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The Scribes [Kindle Edition]

Peter Rodgers
3.7 out of 5 stars  See all reviews (27 customer reviews)

Print List Price: $19.99
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Book Description

This book traces the fortunes and misfortunes of a group of scribes in the late second century Christian Church. Justin and Marcus are scribes for the Church of Rome. Juliana is a scribe of the Alexandrian church, and a member of the Catechetical school. The story begins when Juliana visits Rome, and she and Justin discover that they have different readings in their Gospel manuscripts. The story develops as Justin and Marcus travel to the churches of the Roman Empire, delivering letters for their bishop. Their final destination is Egypt, where the differences in readings and methods of copying intensifiy, as does Justin's growing affection for Juliana. Discover all the dangers and challenges faced by scribes and their manuscripts. Will Justin find the true text? Will he win his true love?


Editorial Reviews

About the Author

Peter Rodgers was Rector of St. John's Episcopal Church, New Haven Connecticut, and an Associate Fellow of Timothy Dwight College at Yale University from 1979 until 2003. He holds degrees from Hobart College, General Theological Seminary and Oxford University. Before coming to St. John's in 1979 he was curate for student ministry at the Round Church in Cambridge, England. He has published several journal articles on the text of the New Testament and is the author of Knowing Jesus (InterVarsity 1982, Forward Movement 1989), and Text and Story (Wipf and Stock, 2011). In his retirement, he teaches New Testament at Fuller Theological Seminary, Sacramento campus, and is Pastor of St. Andrew’s Episcopal Church, Antelope, CA.

Product Details

  • File Size: 783 KB
  • Print Length: 454 pages
  • Sold by: Amazon Digital Services, Inc.
  • Language: English
  • ASIN: B009949O6O
  • Text-to-Speech: Enabled
  • X-Ray:
  • Word Wise: Not Enabled
  • Lending: Enabled
  • Amazon Best Sellers Rank: #753,840 Paid in Kindle Store (See Top 100 Paid in Kindle Store)
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Customer Reviews

Most Helpful Customer Reviews
30 of 30 people found the following review helpful
Format:Paperback
This novel about the love life of Justin and Juliana brings the Christian church of AD 179-180 alive, and gives us a sense of what it felt like to live in the Roman Empire as a minority religion that was generally viewed with contempt. But, even more important, this book makes us dramatically aware of issues of New Testament textual criticism, such as why the end of the Gospel of Mark is missing in many manuscripts. The study of how the documents evolved that later became the "New Testament" is an esoteric scholarly arena into which few lay people would venture. But this novel makes it simple amidst the love life of Justin and Juliana, two scribes involved in copying Scripture, how the Gospels of Mark and John came to have exactly the wording they now have. Rodgers' novel might have the title, "How the Orthodox Text of the New Testament Was Defended Against Corruption." There is continual debate inside the hero's mind as to the necessity of preserving (i.e. copying onto a new scroll or parchment) the text of the Gospels exactly as it was originally written by the Evangelists, even though modification of the text would have made the Gospels more marketable to the audience of AD 179. This novel covers the same years as the movie "Gladiator."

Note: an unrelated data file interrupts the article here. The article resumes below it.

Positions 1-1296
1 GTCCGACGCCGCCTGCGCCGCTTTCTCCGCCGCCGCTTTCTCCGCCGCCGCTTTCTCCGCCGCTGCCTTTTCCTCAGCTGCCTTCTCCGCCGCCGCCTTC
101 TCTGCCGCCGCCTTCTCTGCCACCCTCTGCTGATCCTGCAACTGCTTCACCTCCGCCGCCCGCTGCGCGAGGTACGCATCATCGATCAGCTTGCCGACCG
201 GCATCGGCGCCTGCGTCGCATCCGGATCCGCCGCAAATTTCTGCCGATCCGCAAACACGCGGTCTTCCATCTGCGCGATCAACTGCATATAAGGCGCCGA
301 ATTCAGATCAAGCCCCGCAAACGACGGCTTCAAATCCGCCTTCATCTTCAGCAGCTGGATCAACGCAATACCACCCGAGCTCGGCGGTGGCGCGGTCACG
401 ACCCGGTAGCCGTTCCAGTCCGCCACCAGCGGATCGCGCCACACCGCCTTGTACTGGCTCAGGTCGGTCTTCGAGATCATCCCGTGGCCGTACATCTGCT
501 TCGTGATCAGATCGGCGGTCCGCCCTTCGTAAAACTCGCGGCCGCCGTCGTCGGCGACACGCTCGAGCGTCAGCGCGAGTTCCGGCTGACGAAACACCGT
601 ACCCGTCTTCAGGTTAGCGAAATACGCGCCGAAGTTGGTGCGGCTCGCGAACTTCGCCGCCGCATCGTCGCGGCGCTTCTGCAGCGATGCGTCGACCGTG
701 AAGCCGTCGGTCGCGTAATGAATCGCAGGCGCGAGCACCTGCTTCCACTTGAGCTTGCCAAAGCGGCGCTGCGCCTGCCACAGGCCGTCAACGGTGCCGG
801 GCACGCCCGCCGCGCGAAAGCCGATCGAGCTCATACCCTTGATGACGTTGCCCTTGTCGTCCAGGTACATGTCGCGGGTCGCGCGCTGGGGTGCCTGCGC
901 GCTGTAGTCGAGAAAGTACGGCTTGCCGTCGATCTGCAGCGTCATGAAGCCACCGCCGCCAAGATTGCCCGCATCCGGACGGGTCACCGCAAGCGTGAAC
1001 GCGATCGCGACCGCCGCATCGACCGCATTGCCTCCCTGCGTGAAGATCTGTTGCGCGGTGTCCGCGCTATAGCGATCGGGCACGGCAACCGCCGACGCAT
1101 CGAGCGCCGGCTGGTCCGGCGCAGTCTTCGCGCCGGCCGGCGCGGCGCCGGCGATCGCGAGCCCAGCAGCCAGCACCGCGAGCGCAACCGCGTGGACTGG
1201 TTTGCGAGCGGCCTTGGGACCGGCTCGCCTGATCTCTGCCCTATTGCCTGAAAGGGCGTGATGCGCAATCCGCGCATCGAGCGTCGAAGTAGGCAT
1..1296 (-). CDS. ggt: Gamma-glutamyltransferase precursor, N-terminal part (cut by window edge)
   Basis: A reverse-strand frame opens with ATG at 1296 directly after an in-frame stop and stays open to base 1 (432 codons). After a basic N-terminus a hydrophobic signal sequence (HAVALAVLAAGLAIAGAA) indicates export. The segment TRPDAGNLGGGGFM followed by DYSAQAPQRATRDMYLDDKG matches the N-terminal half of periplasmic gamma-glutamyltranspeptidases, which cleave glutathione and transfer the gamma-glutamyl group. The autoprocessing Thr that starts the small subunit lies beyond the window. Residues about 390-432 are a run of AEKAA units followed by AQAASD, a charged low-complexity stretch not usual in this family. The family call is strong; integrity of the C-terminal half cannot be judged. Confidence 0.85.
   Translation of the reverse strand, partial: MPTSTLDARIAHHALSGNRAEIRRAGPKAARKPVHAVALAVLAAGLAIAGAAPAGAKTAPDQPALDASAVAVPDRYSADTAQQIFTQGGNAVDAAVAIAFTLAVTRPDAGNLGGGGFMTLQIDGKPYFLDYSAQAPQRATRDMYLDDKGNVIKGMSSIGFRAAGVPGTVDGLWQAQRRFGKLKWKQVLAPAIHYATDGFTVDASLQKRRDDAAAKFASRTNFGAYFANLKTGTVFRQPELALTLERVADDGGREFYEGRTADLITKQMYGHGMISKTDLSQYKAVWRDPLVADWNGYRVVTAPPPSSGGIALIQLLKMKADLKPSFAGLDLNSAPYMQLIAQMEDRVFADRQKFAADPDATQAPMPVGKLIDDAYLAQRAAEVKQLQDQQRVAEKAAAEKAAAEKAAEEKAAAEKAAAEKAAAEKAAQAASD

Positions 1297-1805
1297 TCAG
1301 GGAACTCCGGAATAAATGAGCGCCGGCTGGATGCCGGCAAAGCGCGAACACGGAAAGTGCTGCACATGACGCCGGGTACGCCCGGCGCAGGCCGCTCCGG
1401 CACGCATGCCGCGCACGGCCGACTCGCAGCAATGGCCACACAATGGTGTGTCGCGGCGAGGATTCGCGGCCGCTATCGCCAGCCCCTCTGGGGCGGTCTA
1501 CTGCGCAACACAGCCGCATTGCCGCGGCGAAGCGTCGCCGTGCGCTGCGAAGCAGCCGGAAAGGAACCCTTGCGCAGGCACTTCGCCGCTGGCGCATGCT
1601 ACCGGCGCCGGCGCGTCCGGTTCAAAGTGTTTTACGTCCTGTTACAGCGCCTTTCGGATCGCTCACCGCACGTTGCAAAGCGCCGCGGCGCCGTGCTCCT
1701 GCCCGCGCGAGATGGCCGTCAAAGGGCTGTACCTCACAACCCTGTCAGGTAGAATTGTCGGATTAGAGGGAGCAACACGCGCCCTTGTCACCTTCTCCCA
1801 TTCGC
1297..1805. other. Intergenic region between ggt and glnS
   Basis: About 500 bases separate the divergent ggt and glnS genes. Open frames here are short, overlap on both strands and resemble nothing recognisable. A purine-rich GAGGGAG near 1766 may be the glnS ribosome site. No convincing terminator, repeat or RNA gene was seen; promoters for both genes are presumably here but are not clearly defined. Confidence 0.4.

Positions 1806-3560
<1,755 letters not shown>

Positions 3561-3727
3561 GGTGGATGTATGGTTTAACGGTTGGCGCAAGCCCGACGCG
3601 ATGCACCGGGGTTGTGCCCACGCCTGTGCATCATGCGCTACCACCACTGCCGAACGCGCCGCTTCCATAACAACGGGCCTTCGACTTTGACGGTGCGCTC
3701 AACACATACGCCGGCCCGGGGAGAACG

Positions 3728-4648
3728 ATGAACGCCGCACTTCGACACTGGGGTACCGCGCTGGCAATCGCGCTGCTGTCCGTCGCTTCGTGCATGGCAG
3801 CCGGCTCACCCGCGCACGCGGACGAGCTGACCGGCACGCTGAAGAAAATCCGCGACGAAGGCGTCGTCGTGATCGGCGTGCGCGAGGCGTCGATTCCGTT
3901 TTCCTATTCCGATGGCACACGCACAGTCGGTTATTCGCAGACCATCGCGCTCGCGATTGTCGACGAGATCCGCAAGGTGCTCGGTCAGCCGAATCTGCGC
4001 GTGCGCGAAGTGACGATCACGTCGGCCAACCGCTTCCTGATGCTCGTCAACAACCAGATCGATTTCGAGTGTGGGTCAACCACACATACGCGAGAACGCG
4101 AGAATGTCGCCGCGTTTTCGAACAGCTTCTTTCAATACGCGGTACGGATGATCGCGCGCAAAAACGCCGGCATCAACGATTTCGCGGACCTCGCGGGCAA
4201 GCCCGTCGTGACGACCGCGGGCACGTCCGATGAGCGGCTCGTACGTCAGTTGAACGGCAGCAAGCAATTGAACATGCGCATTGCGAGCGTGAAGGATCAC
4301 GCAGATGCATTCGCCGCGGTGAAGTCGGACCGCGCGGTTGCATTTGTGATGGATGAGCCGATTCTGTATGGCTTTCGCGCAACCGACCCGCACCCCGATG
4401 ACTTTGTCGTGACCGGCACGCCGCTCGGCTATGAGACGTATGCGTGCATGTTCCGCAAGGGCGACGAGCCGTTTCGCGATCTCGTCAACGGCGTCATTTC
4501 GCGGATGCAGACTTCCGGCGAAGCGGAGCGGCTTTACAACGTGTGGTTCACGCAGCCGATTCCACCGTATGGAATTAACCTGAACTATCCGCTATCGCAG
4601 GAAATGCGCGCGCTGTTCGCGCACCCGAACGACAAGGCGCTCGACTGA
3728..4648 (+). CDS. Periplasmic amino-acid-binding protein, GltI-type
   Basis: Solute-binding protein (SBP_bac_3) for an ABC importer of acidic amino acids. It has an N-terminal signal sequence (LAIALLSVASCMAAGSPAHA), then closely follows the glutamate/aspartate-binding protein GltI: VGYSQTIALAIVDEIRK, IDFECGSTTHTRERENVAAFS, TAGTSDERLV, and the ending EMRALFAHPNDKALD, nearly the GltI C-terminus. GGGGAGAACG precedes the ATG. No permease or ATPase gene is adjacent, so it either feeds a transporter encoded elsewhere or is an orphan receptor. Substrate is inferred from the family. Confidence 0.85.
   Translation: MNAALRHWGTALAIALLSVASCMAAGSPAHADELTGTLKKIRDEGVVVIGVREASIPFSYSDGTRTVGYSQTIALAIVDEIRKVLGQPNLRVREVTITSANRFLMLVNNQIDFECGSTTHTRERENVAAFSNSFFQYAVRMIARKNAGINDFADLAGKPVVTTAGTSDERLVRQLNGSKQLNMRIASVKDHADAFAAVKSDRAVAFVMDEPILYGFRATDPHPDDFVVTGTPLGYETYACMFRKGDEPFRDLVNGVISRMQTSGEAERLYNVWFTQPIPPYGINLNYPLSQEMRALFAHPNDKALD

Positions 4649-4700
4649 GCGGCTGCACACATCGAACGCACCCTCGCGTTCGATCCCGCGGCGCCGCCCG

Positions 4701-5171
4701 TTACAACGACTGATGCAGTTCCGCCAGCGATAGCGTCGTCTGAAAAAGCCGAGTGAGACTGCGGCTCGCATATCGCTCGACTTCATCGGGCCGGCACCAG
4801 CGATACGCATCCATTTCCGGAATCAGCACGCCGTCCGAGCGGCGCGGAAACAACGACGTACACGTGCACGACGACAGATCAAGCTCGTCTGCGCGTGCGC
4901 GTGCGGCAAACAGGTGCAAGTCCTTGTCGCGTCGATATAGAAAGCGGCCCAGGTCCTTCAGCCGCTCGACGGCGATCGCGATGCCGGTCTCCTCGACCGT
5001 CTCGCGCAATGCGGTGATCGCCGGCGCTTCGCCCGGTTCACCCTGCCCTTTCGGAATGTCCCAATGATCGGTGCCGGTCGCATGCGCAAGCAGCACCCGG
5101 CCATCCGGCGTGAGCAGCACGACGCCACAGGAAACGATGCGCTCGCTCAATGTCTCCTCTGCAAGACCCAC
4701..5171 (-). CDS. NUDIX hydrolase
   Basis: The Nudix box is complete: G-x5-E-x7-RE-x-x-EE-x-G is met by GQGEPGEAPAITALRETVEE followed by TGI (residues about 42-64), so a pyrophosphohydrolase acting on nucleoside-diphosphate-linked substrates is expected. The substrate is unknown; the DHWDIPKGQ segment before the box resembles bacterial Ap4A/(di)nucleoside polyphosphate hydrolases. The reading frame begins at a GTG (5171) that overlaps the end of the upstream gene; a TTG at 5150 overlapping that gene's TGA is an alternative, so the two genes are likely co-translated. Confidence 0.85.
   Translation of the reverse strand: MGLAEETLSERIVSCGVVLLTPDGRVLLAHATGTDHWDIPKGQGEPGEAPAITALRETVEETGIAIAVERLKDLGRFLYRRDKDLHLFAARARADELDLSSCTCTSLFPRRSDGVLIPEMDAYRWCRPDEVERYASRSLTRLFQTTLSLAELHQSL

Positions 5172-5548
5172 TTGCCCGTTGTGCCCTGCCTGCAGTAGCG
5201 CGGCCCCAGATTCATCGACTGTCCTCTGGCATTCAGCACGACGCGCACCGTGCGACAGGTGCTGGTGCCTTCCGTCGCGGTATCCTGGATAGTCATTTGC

"The Scribes," although written for lay people, is a response to a controversial but esoteric and dry scholarly book by Bart Ehrman, "The Orthodox Corruption of Scripture." Ehrman claimed that scribes who copied the Gospels century after century altered the text so as to make it more "orthodox," thereby corrupting it. Rodgers' novel takes the opposite view: that many scribes were scrupulously accurate, and that every scribe in the Roman Empire read everyone else's work, with the end result that the Gospels as we now have them are precisely what was originally written by the Evangelists.
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11 of 12 people found the following review helpful
5.0 out of 5 stars An Excellent Read June 16, 2010
Format:Paperback|Verified Purchase
The book was an excellent read. I couldn't put it down. Finished it in two evenings. Best read if you have a little background in Church History and New Testament. All of the Greek names of the people met by Marcus and Justin the protagonists, can be a little overwhelming. Marcus and Justin, two scribes, travel around ancient Rome finding themselves entangled in a number of historical events and meeting historical figures. Kind of like Forest Gump in the late Second Century. A detailed glossary at the end of the book of ancient church figures, and creeds and heresies would have been helpful.
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8 of 8 people found the following review helpful
5.0 out of 5 stars My Favorite Way to Learn History October 20, 2013
Format:Kindle Edition|Verified Purchase
I am not good at learning history, but drink it up in historical novels. This novel presents the conundrum of properly translating scripture, even in a time not far-removed from the original writings. The story is easy to follow, and the historical information was nicely woven throughout the book. It didn't feel unnatural, allowed the book to flow well. It was a story that I enjoyed, and I was sad whe it ended.
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13 of 15 people found the following review helpful
3.0 out of 5 stars A fun introduction to textual criticism December 10, 2011
Format:Paperback
As a novel, this is not especially well written. It is definitely on the hokey side (flat characters, cheesy romance, etc.). However, it is a fun way of being introduced to the issues of New Testament textual criticism (i.e. determining the original wording of a given passage in the Bible when the underlying Greek manuscripts disagree).